Sumario: 13 March 2012, New York - Statement on behalf of the Member States of the European Union by Gerton van den Akker, First Secretary, European Union Delegation to the United Nations, at the 66th Session of the United Nations General Assembly First Resumed Session Fifth Committee: Item 132 Review of the efficiency: accountability and JIU reports
I have the honour to speak on behalf of the Member States of the European Union.
The Acceding country Croatia*, the candidate countries Turkey, the former Yugoslav Republic of Macedonia*, Montenegro*, Iceland+ and Serbia*, the countries of the Stabilisation and Association Process and potential candidates Albania and Bosnia and Herzegovina, as well as Ukraine and the Republic of Moldova, align themselves with this statement.
At the outset, the Member States of the European Union would like to thank the Under-Secretary General for Management, Ms. Angela Kane for presenting the Secretary-General's report on the Accountability system, contained in document A/66/692. We also thank the Chair of the Joint Inspection Unit, Mr. Mohamed Mounir Zahran, for introducing the reports of that Unit, contained in documents A/66/710 and A/66/380 and his colleague Mr. Cihan Terzi for introducing document A/65/788. We further thank the Chairperson of the Advisory Committee on Administrative and Budgetary Questions (ACABQ), Mr. Collen Kelapile, for introducing that Committee's report, contained in document A/66/738. We would also like to express our thanks to the representative of the Executive Office of the Secretary General (EOSG), Mr. Adnan Issa, for introducing the SG's comments on the report of the Joint Inspection Unit, contained in document A/66/380/Add.1 and to the Senior Advisor on Information Management Policy Coordination of the Secretariat of the Chief Executives Board for Coordination (CEB), Mr. Kenneth Herman, for introducing the notes by the Secretary General containing his comments and those of the United Nations System Chief Executives Board for Coordination on the reports of the Joint Inspection Unit, contained in documents A/66/710/Add.1 and A/65/788/Add.1.
Allow me to make a couple of observations on this important issue.
The Member States of the European Union welcome progress made to implement an effective system of accountability in the Secretariat. Fostering a strong culture of accountability and a results-oriented perspective should be the main objectives.
We join the Advisory Committee on Administrative and Budgetary Questions in commending the Secretary-General for the efforts undertaken so far in promoting a culture of accountability; at the same time we would like to express disappointment at the lack of in-depth analysis of the factors contributing to a strong culture of accountability, including the role of leadership, a rigorous performance appraisal system and a comprehensive system of rewards and sanctions. We regret that the Committee's report came in at a very late stage.
Achieving a culture of accountability is complex but crucial for any organisation to deliver results in an effective and transparent manner. Accountability will only work when there is mutual trust, true cooperation, common objectives, reliable measurements and associated rewards, recognition, incentives and corrective action.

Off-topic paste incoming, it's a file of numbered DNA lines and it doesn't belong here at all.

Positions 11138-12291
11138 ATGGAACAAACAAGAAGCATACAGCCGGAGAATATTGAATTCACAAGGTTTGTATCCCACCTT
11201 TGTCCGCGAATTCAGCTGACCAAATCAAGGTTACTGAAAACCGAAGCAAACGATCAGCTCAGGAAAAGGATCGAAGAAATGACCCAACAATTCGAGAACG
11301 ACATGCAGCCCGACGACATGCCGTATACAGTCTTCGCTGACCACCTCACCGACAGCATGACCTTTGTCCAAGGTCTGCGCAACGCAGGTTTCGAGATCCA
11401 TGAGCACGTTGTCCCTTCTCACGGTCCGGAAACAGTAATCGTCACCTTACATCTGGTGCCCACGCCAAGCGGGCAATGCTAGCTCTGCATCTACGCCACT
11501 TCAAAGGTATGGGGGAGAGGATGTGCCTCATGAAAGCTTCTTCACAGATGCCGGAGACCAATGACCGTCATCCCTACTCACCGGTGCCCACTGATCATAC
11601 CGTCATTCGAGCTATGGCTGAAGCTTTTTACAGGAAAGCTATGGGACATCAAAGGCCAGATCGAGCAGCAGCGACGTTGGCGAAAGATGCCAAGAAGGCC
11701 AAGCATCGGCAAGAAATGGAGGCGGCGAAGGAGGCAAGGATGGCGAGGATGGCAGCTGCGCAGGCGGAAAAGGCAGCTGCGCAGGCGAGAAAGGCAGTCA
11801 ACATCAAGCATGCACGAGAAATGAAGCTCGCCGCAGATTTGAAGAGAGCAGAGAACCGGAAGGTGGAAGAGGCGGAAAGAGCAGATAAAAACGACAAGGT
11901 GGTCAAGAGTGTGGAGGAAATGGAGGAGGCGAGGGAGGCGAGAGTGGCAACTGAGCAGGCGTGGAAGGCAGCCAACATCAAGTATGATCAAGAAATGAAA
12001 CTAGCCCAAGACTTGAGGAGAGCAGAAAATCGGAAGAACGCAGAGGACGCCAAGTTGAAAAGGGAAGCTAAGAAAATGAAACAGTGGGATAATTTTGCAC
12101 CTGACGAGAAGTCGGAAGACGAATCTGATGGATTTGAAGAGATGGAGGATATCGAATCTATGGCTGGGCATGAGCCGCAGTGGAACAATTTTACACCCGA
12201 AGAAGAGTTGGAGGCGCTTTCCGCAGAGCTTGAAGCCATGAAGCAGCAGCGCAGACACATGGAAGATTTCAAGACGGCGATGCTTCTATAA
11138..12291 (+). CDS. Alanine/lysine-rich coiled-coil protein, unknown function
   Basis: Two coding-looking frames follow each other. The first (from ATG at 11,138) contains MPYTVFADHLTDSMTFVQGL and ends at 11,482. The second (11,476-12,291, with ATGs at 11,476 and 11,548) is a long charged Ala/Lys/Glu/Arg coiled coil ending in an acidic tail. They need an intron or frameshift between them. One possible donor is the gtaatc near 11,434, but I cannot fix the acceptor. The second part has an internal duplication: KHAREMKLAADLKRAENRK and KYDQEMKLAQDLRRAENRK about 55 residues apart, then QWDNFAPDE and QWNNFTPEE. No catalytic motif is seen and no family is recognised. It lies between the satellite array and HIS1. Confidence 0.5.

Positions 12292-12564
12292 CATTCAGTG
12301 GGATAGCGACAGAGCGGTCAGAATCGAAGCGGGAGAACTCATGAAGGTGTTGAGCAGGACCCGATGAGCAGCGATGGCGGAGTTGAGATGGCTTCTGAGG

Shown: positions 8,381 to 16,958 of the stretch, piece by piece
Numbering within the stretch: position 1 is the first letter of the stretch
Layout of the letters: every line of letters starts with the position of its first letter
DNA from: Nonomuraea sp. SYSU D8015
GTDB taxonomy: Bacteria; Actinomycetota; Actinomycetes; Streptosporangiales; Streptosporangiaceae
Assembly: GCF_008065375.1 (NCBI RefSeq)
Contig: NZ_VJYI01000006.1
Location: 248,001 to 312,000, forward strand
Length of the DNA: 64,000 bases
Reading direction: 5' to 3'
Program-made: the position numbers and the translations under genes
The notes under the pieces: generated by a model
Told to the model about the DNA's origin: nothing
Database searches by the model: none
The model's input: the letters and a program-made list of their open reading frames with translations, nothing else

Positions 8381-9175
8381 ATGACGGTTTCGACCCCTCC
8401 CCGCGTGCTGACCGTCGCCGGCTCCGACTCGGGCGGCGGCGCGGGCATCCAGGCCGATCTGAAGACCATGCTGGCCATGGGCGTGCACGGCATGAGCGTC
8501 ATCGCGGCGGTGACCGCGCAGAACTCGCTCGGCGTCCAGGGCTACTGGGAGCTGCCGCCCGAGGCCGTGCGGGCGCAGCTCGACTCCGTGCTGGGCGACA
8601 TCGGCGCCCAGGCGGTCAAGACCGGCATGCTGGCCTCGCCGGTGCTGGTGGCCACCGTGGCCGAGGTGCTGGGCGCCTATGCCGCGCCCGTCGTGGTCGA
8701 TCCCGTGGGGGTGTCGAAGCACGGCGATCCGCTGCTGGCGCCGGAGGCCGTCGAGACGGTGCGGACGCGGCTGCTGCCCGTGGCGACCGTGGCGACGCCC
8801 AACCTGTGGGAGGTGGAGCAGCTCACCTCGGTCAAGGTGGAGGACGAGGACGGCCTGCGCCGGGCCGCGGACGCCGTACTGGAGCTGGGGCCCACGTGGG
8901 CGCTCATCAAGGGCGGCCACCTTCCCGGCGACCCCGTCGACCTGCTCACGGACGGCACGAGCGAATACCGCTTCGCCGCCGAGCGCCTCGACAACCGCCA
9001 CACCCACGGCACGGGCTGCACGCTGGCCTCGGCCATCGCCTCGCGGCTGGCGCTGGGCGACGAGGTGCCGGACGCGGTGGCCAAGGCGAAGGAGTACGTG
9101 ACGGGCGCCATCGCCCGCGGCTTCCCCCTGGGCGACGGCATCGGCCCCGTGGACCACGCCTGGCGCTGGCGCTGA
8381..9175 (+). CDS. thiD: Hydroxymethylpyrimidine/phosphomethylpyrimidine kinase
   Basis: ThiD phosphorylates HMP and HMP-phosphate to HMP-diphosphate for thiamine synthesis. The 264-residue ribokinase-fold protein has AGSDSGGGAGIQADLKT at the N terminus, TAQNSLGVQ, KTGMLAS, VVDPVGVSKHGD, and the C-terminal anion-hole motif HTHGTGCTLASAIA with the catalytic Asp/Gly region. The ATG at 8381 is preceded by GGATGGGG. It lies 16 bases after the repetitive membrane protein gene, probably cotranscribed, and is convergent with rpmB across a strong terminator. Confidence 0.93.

A system with a clear and effective delegation of authority with well-defined roles and responsibilities is an additional pre-requisite for success. The Member States of the European Union look forward to receiving further information to get a clearer understanding of the comprehensive review process and its findings, as well as the functioning of the new system of delegation of authority and the improvement it is designed to bring about.
We share the view of the Secretary General that much work still needs to be done on mainstreaming the culture of accountability in the day-to-day functioning of the United Nations. This should go hand in hand with setting good examples and linking institutional to personal accountability. United Nations senior management should not only be vocal in its support of accountability, but should also practise it and hold themselves accountable. The system of results-based management and other accountability performance-related initiatives are setting the right parameters. The tone should be set by the top and the work of the Change Management Team will contribute to that. However, the Member States of the European Union are deeply concerned about the management and governance crisis of UMOJA that still persists. It clearly sends a contradictory message about the need for managers to be in the forefront of institutional and personal accountability.
A foundation of Enterprise Risk Management (ERM) has been laid, but it is only a start. ERM should ultimately become part and parcel of the daily work of United Nations officials. The Member States of the European Union believe that risk management should be streamlined throughout the organisation and embedded in each and every function rather than being the responsibility of a centralised office.
The Member States of the European Union stand ready to engage constructively in discussions on these and other issues. You can count on our support on the challenges ahead of us.
I thank you, Mr. Chairman.
* Croatia, the Former Yugoslav Republic of Macedonia, Montenegro and Serbia continue to be part of the Stabilisation and Association Process.
+ Iceland continues to be a member of EFTA and the European Economic Area.